As is the case with many chronic pain conditions, one of the most overwhelming symptoms of fibromyalgia is fatigue. When you feel tired all the time, you just don’t get to the things you want to do. You also might over-do when you feel good, causing more pain, fatigue, and stress. Using energy conservation techniques to help balance activity and rest can break this cycle and help you get more done during your day. Here are some simple energy conservation principles that you can use to help manage the fatigue you experience with your fibromyalgia.
First make sure to get the right amount of sleep for you. Go to bed at the same time every night and get up at the same time each morning, even if you do not have to go to work. Make sure you have a comfortable bed and a quiet room to sleep in. If you are taking care of young children who disrupt your sleep, try to sleep when they do rather than catching up on chores. Use relaxing music or relaxation tapes to help your body sink into sleep mode. If you are experiencing extreme difficulties with your sleep patterns, consult your doctor. Regulating your sleep patterns is one of the most important factors in managing your fibromyalgia.
Next, schedule your daily activities. Make sure to prioritize these activities and try to complete the most important tasks first. If there are times of the day when you know you have more energy, schedule these important tasks for those times. Schedule the least important activities last or for times of the day when you think you might be tired. These activities can be postponed if you are too tired to complete them.
In addition, make sure to schedule short rest breaks in-between activities. This is important whether the activities are physical in nature or mentally taxing. Another tactic is to alternate physical and mental tasks. This technique gives your body rest periods from different kinds of stress during the day, ultimately allowing you to take on more.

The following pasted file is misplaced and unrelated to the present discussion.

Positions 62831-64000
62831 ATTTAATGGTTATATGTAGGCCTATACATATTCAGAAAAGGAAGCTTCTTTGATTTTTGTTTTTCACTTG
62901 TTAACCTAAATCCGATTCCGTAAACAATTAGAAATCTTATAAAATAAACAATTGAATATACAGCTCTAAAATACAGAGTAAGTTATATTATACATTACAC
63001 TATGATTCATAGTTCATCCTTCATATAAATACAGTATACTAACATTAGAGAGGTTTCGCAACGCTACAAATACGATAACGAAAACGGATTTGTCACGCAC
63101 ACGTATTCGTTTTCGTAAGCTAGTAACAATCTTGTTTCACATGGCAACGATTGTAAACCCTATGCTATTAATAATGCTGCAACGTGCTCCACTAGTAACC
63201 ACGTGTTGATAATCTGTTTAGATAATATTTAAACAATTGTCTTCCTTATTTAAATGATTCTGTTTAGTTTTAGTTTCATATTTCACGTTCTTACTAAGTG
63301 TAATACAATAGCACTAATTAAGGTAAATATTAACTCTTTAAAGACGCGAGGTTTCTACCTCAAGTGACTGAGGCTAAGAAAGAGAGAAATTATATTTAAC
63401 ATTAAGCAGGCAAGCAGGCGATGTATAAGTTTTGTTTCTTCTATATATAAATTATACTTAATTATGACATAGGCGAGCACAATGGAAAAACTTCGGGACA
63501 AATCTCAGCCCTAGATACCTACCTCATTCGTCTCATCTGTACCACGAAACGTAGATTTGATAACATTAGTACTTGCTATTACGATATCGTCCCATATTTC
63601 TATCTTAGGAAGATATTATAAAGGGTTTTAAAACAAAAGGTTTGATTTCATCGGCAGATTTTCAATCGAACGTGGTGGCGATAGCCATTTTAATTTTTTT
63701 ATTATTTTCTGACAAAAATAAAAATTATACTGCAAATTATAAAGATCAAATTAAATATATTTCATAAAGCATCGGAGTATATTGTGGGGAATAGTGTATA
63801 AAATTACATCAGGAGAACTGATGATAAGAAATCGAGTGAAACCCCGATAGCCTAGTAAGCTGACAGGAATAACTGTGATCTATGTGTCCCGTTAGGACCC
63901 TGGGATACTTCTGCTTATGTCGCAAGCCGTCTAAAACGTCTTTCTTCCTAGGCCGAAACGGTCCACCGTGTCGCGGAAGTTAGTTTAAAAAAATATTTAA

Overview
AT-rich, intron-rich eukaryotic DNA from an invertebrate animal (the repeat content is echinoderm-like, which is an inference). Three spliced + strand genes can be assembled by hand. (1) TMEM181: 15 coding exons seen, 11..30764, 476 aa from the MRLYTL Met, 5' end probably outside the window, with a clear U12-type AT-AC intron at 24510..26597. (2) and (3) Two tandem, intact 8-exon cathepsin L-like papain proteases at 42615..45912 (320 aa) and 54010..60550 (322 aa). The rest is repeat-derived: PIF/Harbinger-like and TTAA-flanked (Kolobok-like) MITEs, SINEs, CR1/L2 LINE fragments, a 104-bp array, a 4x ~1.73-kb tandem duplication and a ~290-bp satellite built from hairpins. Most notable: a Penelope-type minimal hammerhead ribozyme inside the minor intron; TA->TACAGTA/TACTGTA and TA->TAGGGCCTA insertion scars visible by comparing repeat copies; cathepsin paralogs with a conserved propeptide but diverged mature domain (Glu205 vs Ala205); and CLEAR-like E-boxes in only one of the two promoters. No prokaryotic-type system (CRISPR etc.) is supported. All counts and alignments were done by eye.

Here is a sample schedule to illustrate how to balance physical ad mental tasks with rest breaks:
8:00 – Walk the dog (physical stress)
8:30 – Rest break
8:35 – Call mother (mental stress)
8:45 – Rest break
8:50 – Vacuum (physical stress)
9:00 – Rest break
9:05 – Pay bills (mental stress)
9:30 – Rest break
9:45 – Exercise (physical stress)
10:15 – Rest break
Your entire day can be scheduled on a similar basis. Once you get used to completing activities in this manner, you do not have to write out a schedule if you do not feel the need to, but you should continue to alternate the types of activities you do with rest breaks.
Finally, know when to quit. If you feel yourself getting tired and sore, stop doing activities before you hit that “point of no return”. If you have prioritized your activities, you will not have anything important left to do and you will be able to quit before becoming too tired. By following this technique, you should feel less fatigue the next day and should be able to get more done overall.
Fatigue can be very debilitating in fibromyalgia and can contribute to increasing pain. By following energy conservation techniques, you should be able to reduce your overall fatigue and get more done during your day.